U.S. stock indexes rose for the first time in four days on Monday, despite big losses for pharmaceutical giant Merck, while lower oil prices improved business activity and a Treasury plan was announced to boost the economy against growing credit losses.
The S&P 500 added 7.48 points, or 0.6 percent, to 1,322.7, lowering its monthly loss to 0.6 percent. The Dow Jones Industrial Average climbed 46.49, or 0.4 percent, to 12,262.89. The Nasdaq Composite Index gained 17.92, or 0.8 percent, to 2,279.1. Almost two stocks rose for every one that fell on the New York Stock Exchange.
The gains were however, not enough to erase the memory of what was Wall Street's worst quarter since 2002, which sent the S&P 500 to its longest monthly losing streak in nearly twenty years.
Henry Paulson released a 218-page Blueprint for Regulatory Reform,'' commissioned two months before credit markets seized up in August, which said that more rules will not solve the current period of turmoil.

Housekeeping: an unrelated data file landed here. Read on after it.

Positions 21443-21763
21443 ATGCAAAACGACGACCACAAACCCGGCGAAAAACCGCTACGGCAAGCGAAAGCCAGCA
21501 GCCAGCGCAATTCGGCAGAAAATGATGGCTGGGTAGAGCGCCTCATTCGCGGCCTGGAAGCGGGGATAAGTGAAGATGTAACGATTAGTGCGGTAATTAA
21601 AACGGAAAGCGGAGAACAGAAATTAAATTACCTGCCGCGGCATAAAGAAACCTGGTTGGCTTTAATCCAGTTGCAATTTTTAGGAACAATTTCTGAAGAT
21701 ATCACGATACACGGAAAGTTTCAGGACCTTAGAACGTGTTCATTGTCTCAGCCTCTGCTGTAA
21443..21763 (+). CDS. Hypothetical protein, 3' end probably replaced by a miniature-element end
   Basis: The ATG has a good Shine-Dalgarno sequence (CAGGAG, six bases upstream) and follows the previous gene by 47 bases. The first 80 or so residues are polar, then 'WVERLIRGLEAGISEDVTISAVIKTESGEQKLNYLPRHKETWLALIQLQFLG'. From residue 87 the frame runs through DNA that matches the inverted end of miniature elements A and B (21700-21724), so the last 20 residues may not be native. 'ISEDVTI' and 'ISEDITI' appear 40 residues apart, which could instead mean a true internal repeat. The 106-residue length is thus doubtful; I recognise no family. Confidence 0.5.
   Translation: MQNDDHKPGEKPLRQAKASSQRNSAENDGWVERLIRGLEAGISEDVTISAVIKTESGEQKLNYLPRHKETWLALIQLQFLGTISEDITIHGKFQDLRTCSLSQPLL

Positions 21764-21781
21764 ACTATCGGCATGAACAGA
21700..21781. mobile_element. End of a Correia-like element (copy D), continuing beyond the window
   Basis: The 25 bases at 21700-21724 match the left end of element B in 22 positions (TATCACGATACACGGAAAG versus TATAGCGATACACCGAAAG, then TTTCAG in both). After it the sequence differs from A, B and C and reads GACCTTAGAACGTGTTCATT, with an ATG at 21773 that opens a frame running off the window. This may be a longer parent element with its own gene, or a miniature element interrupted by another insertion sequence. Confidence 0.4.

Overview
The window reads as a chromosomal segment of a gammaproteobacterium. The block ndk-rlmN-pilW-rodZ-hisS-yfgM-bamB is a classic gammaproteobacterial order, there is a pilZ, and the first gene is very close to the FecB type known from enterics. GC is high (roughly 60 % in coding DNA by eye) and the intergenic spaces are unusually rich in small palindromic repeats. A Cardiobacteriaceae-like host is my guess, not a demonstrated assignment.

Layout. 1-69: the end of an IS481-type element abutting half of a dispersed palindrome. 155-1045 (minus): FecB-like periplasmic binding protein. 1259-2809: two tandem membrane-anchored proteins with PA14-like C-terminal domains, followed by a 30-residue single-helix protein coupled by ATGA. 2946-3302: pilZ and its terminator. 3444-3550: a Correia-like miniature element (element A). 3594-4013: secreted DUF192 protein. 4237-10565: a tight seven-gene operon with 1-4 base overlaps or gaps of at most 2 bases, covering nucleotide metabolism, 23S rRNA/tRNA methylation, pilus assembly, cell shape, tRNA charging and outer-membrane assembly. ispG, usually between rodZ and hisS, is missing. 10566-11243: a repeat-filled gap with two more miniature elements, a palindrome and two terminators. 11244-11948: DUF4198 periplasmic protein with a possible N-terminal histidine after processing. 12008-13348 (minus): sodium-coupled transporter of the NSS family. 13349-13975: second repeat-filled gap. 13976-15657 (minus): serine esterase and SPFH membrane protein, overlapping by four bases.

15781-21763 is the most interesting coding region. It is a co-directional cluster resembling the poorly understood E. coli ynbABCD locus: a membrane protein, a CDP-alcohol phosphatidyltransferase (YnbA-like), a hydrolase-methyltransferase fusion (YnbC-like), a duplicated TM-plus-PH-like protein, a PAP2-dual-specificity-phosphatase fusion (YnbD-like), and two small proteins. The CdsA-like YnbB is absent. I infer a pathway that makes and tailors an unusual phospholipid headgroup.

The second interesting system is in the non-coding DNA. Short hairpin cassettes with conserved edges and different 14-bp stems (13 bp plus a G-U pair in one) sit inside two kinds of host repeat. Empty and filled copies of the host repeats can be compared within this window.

The former chairman of Goldman Sachs Group Inc. said the structure of regulating banks, securities firms and insurance companies is outmoded, and he acknowledged that the changes will take many years to complete'' and most will require legislative approval.
The world's biggest financial institutions have reported more than $200 billion in asset write downs and credit losses stemming from the collapse of the U.S. subprime-mortgage market.
European markets closed mixed today. The Dow Jones Euro Stoxx 50, a index tracking the 50 largest companies of Europe, dropped 12.99 points, or 0.36 percent, to 3628.06. The FTSE 100, London's benchmark index, gained 9.20 points, or 0.16 percent, to 5702.10.
France's CAC 40 Index increased 11.15 points, or 0.24 percent, to 4707.07 and Germany's DAX declined 24.93, or 0.38 percent, to 6534.97.
In Asia, Japan's Nikkei 225 Index lost 294.93 points, or 2.3 percent, to 12525.54. Hong Kong's Hang Seng Index fell 436.75, or 1.88 percent, to 22849.20.